Budget 2018: Hammond Resists Raid On Pensions


Chancellor Phillip Hammond resisted the temptation to raid pensions to raise money for his spending spree in Budget 2018.

In the lead up to the Budget, speculation pinpointed pension contribution relief as a way he could claw back some cash to fund his end of austerity plans.

But as his 72 minute speech to MPs in the House of Commons unrolled, it became clear he had raised the money for the National Health Service, roads and business from elsewhere.

The only change to pensions was hoisting the lifetime allowance by £25,000 in line with inflation.

The LTA savings cap is now set at £1.055 million from April 2019.


For a change, he also resisted any move against expats saving for retirement with a Qualifying Recognised Offshore Pension Scheme.

Business angels untouched

Hammond also left business angel investing untouched – with no tweaks to the tax breaks offered by the Seed Enterprise Investment Scheme or Enterprise Investment Scheme.

Savers can expect some small changes.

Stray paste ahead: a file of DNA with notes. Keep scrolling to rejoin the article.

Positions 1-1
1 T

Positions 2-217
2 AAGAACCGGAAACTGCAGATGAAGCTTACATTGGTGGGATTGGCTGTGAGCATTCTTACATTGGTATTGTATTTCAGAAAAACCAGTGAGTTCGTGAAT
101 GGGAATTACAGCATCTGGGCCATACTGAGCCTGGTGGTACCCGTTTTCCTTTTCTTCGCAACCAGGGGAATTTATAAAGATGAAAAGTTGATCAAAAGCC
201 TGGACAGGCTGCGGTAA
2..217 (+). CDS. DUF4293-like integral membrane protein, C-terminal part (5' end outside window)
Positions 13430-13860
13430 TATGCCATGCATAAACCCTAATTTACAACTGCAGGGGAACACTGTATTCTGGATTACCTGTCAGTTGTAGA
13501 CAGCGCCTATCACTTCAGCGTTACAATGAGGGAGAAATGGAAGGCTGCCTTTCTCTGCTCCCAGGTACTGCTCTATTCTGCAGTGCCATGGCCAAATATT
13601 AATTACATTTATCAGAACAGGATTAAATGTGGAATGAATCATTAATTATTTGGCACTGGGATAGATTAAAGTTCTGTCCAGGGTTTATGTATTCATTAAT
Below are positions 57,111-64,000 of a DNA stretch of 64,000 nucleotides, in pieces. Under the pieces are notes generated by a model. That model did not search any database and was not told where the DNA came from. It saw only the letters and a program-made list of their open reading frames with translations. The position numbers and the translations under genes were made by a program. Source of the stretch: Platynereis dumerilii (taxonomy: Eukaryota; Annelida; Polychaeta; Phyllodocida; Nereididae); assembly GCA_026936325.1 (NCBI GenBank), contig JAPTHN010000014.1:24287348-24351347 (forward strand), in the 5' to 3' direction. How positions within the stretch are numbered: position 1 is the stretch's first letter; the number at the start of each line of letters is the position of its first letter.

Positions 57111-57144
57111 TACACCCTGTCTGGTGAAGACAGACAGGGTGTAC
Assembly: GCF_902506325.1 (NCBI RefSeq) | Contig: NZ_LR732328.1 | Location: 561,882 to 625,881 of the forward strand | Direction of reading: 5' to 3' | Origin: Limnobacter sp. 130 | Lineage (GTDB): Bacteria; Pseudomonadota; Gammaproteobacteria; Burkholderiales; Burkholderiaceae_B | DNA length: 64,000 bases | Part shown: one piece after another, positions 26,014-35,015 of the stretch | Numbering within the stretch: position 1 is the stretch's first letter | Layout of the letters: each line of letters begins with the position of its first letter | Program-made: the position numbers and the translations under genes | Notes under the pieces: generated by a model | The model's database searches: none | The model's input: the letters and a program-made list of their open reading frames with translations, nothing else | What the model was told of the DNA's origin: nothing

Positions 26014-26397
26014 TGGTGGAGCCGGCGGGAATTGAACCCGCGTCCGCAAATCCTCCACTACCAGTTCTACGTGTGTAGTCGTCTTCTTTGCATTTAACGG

The income tax starting rate for savings – The band of savings income that is subject to the 0% tax – stays at £5,000 for 2019-20.

Individual Savings Account (ISA) annual subscription limits for 2019-20 will remain unchanged at £20,000. The annual subscription limit for Junior ISAs for 2019-20 will be uprated in line with inflation to £4,368.

The government will publish a consultation on Child Trust Funds in 2019, discussing draft regulations for maturing accounts. The annual subscription limit for Child Trust Funds for 2019-20 will be uprated in line with inflation to £4,368.

Tax checks for expat landlords

Expats renting out buy to lets or houses in multiple occupation in the UK may face proofing they are registered with HM Revenue & Customs for tax on their rental profits.

A new law calling for tax checks when applying for an HMO or other property licence is likely to be included in the next Finance Bill for 2019-20.

“Applicants would need to provide proof they are correctly registered for tax to be granted licences. This would make it more difficult to operate in the hidden economy, helping to level the playing field for compliant businesses,”

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